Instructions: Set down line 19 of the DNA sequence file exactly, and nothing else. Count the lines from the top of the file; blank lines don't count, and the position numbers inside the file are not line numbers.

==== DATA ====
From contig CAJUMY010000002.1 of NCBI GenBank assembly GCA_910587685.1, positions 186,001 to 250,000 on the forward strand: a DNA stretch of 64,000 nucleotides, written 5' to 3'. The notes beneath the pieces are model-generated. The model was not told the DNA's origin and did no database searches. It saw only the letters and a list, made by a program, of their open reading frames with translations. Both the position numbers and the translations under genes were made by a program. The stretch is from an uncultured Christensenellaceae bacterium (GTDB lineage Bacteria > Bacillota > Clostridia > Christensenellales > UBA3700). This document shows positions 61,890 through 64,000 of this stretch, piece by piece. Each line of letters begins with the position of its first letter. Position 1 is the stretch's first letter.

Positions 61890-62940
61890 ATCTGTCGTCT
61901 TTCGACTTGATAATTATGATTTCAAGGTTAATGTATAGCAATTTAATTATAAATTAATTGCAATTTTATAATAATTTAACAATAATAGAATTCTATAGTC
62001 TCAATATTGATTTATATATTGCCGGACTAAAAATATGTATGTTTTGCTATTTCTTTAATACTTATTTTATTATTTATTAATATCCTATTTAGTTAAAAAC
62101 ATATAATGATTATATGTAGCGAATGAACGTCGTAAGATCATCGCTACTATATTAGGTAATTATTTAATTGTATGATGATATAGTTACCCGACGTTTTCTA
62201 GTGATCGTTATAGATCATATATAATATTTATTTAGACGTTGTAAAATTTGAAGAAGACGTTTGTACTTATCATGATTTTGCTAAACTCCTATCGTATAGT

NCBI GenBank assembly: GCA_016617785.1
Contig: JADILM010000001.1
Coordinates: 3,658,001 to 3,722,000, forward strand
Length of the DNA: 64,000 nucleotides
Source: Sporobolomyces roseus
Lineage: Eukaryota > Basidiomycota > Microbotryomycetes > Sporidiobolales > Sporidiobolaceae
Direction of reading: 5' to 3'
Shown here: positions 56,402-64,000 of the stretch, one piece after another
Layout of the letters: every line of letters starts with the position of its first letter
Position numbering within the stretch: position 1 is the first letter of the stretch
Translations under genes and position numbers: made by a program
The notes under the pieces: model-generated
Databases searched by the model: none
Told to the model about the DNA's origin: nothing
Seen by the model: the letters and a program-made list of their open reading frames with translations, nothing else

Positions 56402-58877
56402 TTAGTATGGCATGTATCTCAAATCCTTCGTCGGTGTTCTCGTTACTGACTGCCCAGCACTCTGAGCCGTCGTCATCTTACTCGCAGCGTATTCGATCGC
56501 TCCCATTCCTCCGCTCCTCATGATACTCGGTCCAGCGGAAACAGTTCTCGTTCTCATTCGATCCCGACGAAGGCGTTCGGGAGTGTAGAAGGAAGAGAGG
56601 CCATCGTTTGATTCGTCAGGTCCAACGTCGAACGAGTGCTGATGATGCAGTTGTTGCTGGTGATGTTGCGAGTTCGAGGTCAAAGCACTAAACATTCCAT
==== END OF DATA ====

The notes under the pieces: model-generated